Friday, January 12, 2018


Fighting back from a lost position is definitely not easy in chess. In my article comebacks I demonstrated that in most games an evaluation-difference of 1 pawn is an uphill battle. A recent article at schaaksite about reversibility proves the same but uses a totally different method. The Dutch expert Jaap Amesz played a couple of rapidgames against a top-engine rated 1000 elo higher than himself. Getting a piece extra to start, it became quite easy to defeat the tactical monster. Handicap-games make only sense for novices.

The endgame is an exception as a mistake will normally cause a much bigger impact upon the result of the game. In the past I often was able to save totally lost endgames due to a better sense of the intricacies see e.g. endgames of bishop against knightendgames of knight against knightendgames of opposite bishops,... I consider it a pity that we only deal with "playable" endgames in about 10% of our games. A higher percentage doubtlessly would've been positive for my rating. Besides the quicker games today compared with a couple of years ago were also deteriorating the endgame.

So a won middlegame with a relatively lower engine-evaluation will often be easier to win than a won endgame with sometimes a much higher engine-evaluation. Experienced players know how to avoid counterplay in a won middlegame. The defender often is restricted to just defending for several hours. It is not only boring but also such defense fails eventually in most cases. It is not a surprise that some players will try to swindle. The definition at wikipedia tells us to trick/ fool the opponent so a lost position can be saved.

So with a swindle-move you try to set a trap for the opponent but at the same time you also risk to lose much quicker or even immediately. When stiff defense will anyway will lead to a guaranteed defeat then such swindle is for sure the right decision. However in many other cases the right choice is not very clear. I am not an expert in that domain. When I try to swindle then it is mostly too late. It more resembles to my final gasp so without any real chance of salvation. I remember 1 clear exception in my career in which I tried to swindle in an inferior but not yet totally lost position.

The final-position is completely lost for black but I was fortunate. White was happy with the draw and didn't look beyond the repetition (something similar happened recently in the game Zaki Harari - Maxim Rodshtein played at Isle of Man). Very likely a stronger player would've deviated and my swindle would've failed. Anyway after the game I was not proud about the swindle. I got the feeling to have stolen a half point but also realized that most other players wouldn't hesitate to pull a similar feat against myself.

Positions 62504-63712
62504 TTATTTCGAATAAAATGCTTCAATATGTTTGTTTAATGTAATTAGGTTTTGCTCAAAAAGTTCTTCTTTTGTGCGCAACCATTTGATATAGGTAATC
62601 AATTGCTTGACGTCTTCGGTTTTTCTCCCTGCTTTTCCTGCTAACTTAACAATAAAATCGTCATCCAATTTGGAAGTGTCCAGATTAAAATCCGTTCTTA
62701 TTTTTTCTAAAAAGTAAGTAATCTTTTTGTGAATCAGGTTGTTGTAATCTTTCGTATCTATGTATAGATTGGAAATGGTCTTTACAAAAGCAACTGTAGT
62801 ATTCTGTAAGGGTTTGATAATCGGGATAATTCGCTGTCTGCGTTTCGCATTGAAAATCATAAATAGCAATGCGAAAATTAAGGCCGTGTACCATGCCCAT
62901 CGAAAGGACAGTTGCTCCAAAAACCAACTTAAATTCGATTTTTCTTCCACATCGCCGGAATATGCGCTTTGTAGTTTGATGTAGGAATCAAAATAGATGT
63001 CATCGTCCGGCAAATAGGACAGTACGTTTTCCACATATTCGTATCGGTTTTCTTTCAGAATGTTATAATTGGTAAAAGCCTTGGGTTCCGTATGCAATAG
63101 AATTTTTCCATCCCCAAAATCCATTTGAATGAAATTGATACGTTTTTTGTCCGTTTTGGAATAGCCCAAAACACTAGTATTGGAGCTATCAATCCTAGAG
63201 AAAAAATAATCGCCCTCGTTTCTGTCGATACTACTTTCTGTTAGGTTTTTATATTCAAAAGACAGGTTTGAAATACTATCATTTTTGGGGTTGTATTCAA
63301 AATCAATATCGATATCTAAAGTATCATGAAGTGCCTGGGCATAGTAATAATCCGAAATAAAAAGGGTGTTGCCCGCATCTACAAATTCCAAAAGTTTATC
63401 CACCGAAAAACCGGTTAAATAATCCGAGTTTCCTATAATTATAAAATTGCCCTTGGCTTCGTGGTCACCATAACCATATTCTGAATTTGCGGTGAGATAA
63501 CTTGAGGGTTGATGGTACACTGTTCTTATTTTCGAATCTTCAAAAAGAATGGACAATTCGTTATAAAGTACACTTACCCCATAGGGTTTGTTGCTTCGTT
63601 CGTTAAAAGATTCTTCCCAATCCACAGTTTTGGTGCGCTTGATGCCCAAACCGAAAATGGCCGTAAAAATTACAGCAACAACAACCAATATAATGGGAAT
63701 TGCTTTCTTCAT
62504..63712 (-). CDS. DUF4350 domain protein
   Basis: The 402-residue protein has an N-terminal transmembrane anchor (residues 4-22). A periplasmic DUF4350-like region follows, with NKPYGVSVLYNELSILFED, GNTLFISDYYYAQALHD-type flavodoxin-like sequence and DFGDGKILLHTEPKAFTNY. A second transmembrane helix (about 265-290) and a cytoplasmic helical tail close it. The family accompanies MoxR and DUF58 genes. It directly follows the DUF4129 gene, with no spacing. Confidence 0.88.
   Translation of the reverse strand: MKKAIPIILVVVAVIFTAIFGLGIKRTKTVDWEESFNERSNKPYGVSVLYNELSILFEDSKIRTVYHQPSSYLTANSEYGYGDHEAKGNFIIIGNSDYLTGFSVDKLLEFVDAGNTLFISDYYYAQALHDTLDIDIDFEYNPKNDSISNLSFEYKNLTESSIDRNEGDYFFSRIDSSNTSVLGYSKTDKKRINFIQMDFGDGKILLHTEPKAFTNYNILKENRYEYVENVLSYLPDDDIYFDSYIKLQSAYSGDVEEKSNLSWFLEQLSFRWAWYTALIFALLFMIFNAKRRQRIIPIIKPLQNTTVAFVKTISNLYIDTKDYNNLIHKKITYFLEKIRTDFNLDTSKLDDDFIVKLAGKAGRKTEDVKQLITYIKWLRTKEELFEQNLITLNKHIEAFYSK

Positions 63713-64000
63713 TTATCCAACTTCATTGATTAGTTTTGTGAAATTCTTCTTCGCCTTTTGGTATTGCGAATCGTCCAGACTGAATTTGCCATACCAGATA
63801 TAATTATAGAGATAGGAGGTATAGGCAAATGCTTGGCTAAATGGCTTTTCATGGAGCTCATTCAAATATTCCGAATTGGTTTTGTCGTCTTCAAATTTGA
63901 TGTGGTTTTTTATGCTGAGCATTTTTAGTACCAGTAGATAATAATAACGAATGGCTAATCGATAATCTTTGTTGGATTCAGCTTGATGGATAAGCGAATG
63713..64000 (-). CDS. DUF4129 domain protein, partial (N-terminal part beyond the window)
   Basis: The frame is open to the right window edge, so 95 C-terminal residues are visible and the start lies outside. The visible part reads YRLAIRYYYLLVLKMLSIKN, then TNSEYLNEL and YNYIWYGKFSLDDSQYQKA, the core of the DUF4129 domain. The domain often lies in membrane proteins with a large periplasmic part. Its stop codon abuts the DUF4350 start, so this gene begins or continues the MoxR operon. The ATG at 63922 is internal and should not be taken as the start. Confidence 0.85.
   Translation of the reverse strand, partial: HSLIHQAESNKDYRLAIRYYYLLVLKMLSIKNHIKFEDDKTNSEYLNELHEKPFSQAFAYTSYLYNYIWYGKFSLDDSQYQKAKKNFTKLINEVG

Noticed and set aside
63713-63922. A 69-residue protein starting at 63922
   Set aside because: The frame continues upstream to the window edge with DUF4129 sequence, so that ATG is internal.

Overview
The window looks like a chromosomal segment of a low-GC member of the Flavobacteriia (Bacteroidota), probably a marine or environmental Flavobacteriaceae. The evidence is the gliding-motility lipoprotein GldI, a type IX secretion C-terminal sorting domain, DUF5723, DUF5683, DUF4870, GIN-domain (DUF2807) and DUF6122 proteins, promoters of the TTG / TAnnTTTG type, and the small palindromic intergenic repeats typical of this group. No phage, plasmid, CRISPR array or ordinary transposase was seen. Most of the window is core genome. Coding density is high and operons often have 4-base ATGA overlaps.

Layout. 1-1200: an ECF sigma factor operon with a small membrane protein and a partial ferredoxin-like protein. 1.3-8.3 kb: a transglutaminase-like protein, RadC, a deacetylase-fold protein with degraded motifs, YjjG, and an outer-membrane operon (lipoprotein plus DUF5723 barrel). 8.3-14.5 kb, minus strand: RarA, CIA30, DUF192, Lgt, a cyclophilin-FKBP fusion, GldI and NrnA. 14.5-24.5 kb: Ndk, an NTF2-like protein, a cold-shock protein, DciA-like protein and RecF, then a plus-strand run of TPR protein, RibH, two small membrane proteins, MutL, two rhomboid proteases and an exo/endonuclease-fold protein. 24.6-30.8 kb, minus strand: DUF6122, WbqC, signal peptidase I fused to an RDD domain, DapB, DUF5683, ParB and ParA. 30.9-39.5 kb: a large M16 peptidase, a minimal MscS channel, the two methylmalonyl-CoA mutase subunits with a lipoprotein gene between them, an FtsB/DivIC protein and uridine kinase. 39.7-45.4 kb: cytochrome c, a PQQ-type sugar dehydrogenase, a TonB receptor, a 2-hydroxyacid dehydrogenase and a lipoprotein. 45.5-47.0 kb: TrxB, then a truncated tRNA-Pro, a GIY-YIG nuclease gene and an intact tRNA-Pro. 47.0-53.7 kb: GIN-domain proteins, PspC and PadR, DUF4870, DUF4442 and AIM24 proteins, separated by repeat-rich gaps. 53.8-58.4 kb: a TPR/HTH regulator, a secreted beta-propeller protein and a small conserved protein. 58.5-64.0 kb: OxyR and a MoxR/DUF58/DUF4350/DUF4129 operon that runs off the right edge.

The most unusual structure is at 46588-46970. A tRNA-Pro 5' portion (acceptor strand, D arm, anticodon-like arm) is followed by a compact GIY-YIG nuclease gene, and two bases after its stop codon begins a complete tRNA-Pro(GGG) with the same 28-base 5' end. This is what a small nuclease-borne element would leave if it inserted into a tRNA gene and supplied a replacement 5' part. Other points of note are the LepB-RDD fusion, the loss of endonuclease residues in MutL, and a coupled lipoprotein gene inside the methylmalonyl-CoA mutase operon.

Totally different is the feeling when a swindle happens thanks to an unique hidden possibility after something changed in the position. Such swindles are not based upon provoking mistakes but rather use its own playing-strength by finding often stunning combinations. The most fertile territory is again the endgame. In my article holidays part 3 I wrote that I tried to kibitz the games of the other Belgium players in Le Touquet. Hereby I not only paid attention to the A-group but also looked at the players in the B-group. As such I saw a very lovely swindle executed by the 11 year old Leen Deleu.

Leen's results weren't fantastic in the tournament but this escape surely improved her spirits.

In Open Leuven I encountered my most beautiful swindle of my chess-career and on top in a middlegame. Just when I thought to finally overcome the resistance of my opponent, the flamboyant Belgian expert Emile Boucquet managed to knock off my socks by a marvelous piece-sacrifice leading to a forced draw. Initially I was disappointed to spoil a very good position with an extra pawn but later I did appreciate the beauty of the concept.

I assume Emile hadn't forecast everything but that doesn't really matter here and besides was practically impossible with the remaining time on the clock. Anyway I don't mind to lose half or even full points when my opponent can find such swindles during the game.

In fact such swindles should be collected for the real chess-amateurs. That is why we learned to play chess. Luckily the Australian grandmaster David Smerdon just requested on his blog to send him our best swindles as he wants to bundle them in a book see article: a swindle that never was. So if you experienced something spectacular in your games then respond to this post or send it directly to David.


No comments:

Post a Comment